P. 24, Mr. F.'s adoption of the ancient notion of old horses and mares producing old colts, is not quite in so good a vein. We could never observe any of those marks of age, which Mr. F. notes, in the stock of Match'em, begotten after he had become so aged and feeble as to require men's assistance to mount the mare, and when he stood in daily need of cow's milk for his support.. Nor in the latter produce of Marsk, which always appeared to us equally young of their age, with his earliest progeny.— But authority and imagination may do much, and we really once knew a pious sportsman, who insisted upon it that the white horse in the Revelations, was an iron grey, the word being mis-translated from the original Hebrew. We do not quite agree with this sportsman (p. 25), as to the preference due to the home-ribbed racer.Never mind, or rather prefer room in that part, provided there be width and substance above. So said Bracken, and John Lawrence after him. Nor do small, pricked ears so much denote the racer, as the cart horse. Such is the Belgian, rather than Arabian mark.


"Crossing the blood horse with the cart mare" (p. 27), is awk wardly expressed. There may be some reason in the author's caution here, and be follows sound ad vice as to keeping distinct and appropriate stock. His condemnation of cropping and nicking, more especially the latter odious and damnable practice, evinces bis humanity and common sense. Every man who nicks his horse, ought himself to be nicked elsewhere, did not his innocent wife's interest stand in the way of so just and ap. propriate a punishment. We have lived long enough to know of three or four accidents, in performing this barbarous and really torturing operation, in which the perpetra tors' puddings have been kicked out, our commiseration on the accidents being entirely confined to the delinquents' surviving families. Mr. Flint says, "dock the horse when young," but why did he not quote that author, who is original in the practice of docking the sucking foal, and with whose works he is doubtless familiar: It appears to is an important improvement, in the way both of safety and humanity. In former times, docking was really a dangerous practice, and many horses were annually lost by it; and it remains the same, in degree, the public papers of the last year giving an account of several cart horses so lost. From the author alluded to also, this gen tleman seems to have derived the sign of shoulder lameness, when the horse feels an impediment to the motion of the fore arm, a symptom, we believe, never before noticed by any veterinary writer, Continental or British. Now proceed we to some quotation :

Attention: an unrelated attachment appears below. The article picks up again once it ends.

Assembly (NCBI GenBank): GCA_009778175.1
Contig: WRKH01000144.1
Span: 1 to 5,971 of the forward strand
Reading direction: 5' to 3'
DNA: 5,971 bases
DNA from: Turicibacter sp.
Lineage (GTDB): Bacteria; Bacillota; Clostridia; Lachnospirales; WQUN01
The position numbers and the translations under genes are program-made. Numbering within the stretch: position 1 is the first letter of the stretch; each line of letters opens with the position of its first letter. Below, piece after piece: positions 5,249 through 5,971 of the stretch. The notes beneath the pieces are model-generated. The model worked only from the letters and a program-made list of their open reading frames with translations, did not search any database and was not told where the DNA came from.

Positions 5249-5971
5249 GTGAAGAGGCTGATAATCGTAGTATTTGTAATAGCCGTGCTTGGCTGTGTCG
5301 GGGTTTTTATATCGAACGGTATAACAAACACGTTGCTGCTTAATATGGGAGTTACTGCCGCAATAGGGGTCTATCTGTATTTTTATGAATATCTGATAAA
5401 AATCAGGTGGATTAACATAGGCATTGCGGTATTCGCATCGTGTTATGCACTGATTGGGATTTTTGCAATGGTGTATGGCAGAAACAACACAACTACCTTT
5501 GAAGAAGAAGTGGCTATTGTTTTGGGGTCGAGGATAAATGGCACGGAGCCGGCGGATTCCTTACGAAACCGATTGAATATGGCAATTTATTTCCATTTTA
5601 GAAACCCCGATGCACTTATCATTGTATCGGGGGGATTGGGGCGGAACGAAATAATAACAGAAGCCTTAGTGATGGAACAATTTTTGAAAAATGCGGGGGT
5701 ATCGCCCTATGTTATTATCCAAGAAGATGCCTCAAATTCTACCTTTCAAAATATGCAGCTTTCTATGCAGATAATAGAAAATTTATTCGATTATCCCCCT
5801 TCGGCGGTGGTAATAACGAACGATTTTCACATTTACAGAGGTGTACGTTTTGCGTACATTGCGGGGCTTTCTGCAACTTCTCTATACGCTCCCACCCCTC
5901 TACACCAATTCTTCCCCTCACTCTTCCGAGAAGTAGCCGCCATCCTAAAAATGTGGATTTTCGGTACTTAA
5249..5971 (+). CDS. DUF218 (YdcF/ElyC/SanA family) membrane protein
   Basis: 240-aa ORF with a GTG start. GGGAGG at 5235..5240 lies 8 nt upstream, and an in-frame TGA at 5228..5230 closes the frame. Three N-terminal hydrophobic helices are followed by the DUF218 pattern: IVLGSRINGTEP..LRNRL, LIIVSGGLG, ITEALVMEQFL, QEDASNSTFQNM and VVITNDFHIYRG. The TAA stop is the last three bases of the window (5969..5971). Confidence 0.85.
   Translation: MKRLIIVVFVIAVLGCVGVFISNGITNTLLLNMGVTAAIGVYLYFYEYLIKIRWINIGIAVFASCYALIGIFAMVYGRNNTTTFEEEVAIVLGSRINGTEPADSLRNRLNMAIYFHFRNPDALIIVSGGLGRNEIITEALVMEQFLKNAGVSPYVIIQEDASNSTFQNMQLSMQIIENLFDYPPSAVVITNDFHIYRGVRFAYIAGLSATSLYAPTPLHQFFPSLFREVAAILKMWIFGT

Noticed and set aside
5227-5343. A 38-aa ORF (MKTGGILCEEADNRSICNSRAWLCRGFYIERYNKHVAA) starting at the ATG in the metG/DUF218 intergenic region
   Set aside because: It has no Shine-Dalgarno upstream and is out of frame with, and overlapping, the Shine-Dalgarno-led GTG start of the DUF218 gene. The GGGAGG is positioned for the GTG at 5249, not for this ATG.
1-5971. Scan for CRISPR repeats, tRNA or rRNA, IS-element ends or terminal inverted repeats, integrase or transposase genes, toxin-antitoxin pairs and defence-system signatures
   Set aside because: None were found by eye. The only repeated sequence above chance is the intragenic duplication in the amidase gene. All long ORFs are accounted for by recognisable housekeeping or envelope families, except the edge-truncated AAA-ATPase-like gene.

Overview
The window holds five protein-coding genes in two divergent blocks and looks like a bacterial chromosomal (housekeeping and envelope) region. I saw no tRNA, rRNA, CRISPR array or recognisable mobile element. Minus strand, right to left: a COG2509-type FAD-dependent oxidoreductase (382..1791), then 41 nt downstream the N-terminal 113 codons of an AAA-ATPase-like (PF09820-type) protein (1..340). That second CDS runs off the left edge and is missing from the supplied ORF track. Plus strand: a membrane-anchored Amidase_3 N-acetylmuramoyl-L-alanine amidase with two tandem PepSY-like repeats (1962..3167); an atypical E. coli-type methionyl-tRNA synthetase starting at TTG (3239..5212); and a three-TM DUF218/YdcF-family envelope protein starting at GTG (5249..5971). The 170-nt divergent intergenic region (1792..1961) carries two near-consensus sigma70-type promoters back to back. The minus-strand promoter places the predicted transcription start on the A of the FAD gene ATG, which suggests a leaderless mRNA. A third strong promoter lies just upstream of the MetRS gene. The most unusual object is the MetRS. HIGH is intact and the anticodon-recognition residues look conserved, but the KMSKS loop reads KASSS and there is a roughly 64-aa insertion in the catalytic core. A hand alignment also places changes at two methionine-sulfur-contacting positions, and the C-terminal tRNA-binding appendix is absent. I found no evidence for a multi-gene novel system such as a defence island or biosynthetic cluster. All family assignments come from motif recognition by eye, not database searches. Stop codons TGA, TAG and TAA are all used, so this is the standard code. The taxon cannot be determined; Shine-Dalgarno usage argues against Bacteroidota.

"Let us, as much as possible, do away with the cruel custom of

cropping and nicking; the ear is shaped to gather sounds, and con vey them to the internal organs.→→→ Even clipping the hair from the inside is wrong, and frequently proves injurious, by exposing the internal parts to dust, hail, rain, and cold, which frequently affects the hearing, flies torment the more, and makes them shy or fearful even of allowing you to put on the bridle: the ear should be small and straight, and when a horse erects them and points them for ward, it gives him a bold and animated appearance; you may see if he is angry or going to start, and judge if he has a fever or not. A cold ear is a certain sign of ob. struction, that the blood does not flow to the extremities. You hear many horses called dull beavy brutes; in my opinion it is greatly owing to their hearing being af fected, and causes them undeservedly many a merciless lash.

Nicking is a dreadful operation, attended with danger, and is merely to gratify the eye of vanity. Dock the horse when young, he is more likely to carry a good tail.

"A hunter, in every respect ought to be well put together, well bred, and strong in every point; the hardships he undergoes, being pressed through beavy grounds, up and down hills, stretching leaps, and too often over weighted. The management of this class of horses requires the greatest care and attention, not only in the stable, but in riding the chase. Not any horse ought to be hunted till five years old; as he is not come to his strength and courage, he will fail in hard trials, is more liable to strains in the back, sinews, curbs, spavins, splints, ringboues, &c. To prepare a horse, take him from grass not later than the 1st of Au

[blocks in formation]


gust, but sooner the better. If you jutend to physic him in the stable, give the purgatives hereafter men, tioned but if you prepare him at grass, give mild doses of not more than four or five drachms of aloes, and two and a half drachms of ginger, on the 24th of July, and repeat it on the 1st day of August, and again on the 8th day of August; take him into the stable on the 10th or 11th of August, but do not bleed; give a mash once or twice a day, as it is not right to put him on dry food too suddenly, at least for a week; let him have three or four hours walking exercise every day for the first fortnight, then bring him by degrees to take regular stretching gallops, let old oats and meadow bay be his food till he comes to severe work, then add a few old split beans, and give about a quart of sliced carrots or Swedish turnips clean washed, once or twice in twenty-four hours. The beet root is excellent in colds or conghs. Do not clothe him too heavy, nor keep the temperature of your stable too warm. In case of illness or accidents, I refer you to the remedies herein mentioned. Let all corn be bruised; give a small feed every morning before watering, and not follow the plan of galloping afterwards; four times in twenty-four hours is often enough to feed, and do what is requisite in the stable; do not disturb him oftener. A change of diet is good for all horses, particularly bad feeders. A small quantity of bruised wheat and malt with chopped clover, is nourishing food, and boiled beans and some dry bran mixed with them and the water they are boiled in, is an excellent mash. I have frequently given it after a hard day's work. Be careful not to give too much hay; it